The experimental turbines would incorporate state-of-the-art technologies, never tested before anywhere else, that would affect the cost efficiency of a subsequent, large-scale wind development off the Virginia coast. The most feature important would be a hurricane-resilient design affecting the interaction of rotors and blades in high winds. While wind turbines operate in harsh weather conditions in the North Sea, where winds have been known to reach 90 miles per hour, turbines off the Atlantic Coast would be at risk of exposure to Category 3 hurricanes which generate wind speeds of up to 129 miles per hour. “It’s a very robust design,” said Mark Mitchell, the project construction manager.

The experimental turbines also would incorporate a new Alstom design for the drive train, and a twisted jacket foundation for the turbine. The turbines would be placed in a configuration that would enable Dominion to measure what kind of wind wake one turbine creates for another another — critical for determining layout in a wind field of 300 turbines. Additionally, Dominion would test remote monitoring technologies that would allow for predictive maintenance, such as replacing fatigued parts before they wore out.

Dominion expects to learn much else that would help it advance the 300-turbine project. For example, what are the seabed conditions? “You can’t just run a cable out there,” Mitchell explained. Hampton Roads is a major naval base. Is there unexploded ordinance on the sea floor? How hard is the seabed? What are the sand migration patterns? Ideally, the cable is buried a couple of meters underground. Dominion doesn’t want the sand to drift away and leave it uncovered. In a related matter, Dominion needs to know how deep to drive the steel piles underground to provide the needed stability for the turbine. More steel translates directly into higher costs.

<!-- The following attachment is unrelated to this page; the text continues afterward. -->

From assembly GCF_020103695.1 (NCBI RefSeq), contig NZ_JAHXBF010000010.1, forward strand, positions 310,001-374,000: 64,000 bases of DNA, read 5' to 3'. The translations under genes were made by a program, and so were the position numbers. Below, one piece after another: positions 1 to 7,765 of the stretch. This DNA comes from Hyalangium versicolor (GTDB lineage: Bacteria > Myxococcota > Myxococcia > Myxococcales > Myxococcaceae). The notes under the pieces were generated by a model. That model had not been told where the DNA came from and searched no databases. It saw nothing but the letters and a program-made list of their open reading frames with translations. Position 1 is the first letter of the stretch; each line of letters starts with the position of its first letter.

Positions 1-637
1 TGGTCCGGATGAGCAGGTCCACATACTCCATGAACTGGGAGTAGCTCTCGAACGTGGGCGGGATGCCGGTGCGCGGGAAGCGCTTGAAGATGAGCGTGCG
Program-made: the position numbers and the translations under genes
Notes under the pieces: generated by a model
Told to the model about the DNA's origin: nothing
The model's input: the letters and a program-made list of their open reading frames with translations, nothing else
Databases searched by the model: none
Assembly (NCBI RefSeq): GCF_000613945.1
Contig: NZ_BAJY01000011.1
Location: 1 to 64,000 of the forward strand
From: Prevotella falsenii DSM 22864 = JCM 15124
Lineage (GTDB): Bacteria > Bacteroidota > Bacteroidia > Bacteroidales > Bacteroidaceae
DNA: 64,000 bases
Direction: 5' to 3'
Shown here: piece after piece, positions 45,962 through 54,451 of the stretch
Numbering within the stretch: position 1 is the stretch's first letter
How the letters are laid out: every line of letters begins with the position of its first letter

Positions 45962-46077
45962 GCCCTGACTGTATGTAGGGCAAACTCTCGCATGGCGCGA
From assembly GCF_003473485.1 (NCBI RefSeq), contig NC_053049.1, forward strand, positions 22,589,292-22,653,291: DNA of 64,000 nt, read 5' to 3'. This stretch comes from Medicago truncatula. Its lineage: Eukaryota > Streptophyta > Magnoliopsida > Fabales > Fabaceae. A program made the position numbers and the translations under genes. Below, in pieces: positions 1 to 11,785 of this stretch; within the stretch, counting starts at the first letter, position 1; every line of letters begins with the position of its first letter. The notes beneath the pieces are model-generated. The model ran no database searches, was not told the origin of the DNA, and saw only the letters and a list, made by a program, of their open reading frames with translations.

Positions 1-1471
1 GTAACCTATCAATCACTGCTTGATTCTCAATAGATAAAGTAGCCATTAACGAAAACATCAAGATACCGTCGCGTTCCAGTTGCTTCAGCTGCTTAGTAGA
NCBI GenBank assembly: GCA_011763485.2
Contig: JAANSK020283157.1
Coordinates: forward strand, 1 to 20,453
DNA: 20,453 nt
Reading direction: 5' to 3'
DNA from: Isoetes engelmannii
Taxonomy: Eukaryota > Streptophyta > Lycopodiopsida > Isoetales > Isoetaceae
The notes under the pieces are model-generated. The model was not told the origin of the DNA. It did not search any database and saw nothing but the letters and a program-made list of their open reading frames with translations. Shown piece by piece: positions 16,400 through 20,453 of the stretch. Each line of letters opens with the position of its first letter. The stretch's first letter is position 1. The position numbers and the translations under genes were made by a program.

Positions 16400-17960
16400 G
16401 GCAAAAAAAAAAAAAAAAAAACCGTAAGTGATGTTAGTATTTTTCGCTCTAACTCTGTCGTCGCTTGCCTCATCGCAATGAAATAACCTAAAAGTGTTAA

Most of the feedback came from Dominion’s contractors and suppliers who helped put the bid together. Several main themes arose from the conversation. Continue reading

Can’t Beat those Old Nukes for Cheap Energy

Image credit: Nuclear Energy Institute

Image credit: Nuclear Energy Institute

by James A. Bacon

Dominion has shut down both nuclear power units at its Surry County station to repair water leaks. The first one was taken offline over the weekend, the second was deactivated Monday. Reports the Richmond Times-Dispatch:

The leaks amounted to about 1,000 gallons, all of which was captured and processed for reuse once the reactors are running, [spokesman Rick] Zuercher said. Each reactor’s coolant system operates with about 71,000 gallons of water.

“These happen occasionally. They’re not significant,” Zuercher said. “There are levels of leakage that require us to shut down, but these did not rise to that level. We always try to capture problems when they’re small and fix them so they don’t become big problems.”

The incident follows a leaking pump in January that reduced the Unit 2 reactor to 60 percent capacity during repairs, and a shutdown this spring to refuel the two units. When Dominion shuts down its nuclear units, it has to make up the difference from other sources, either within its own fleet of power plants or by purchasing power from other companies over the PJM Interconnection grid. That energy can be expensive during the peak demand period of the summer.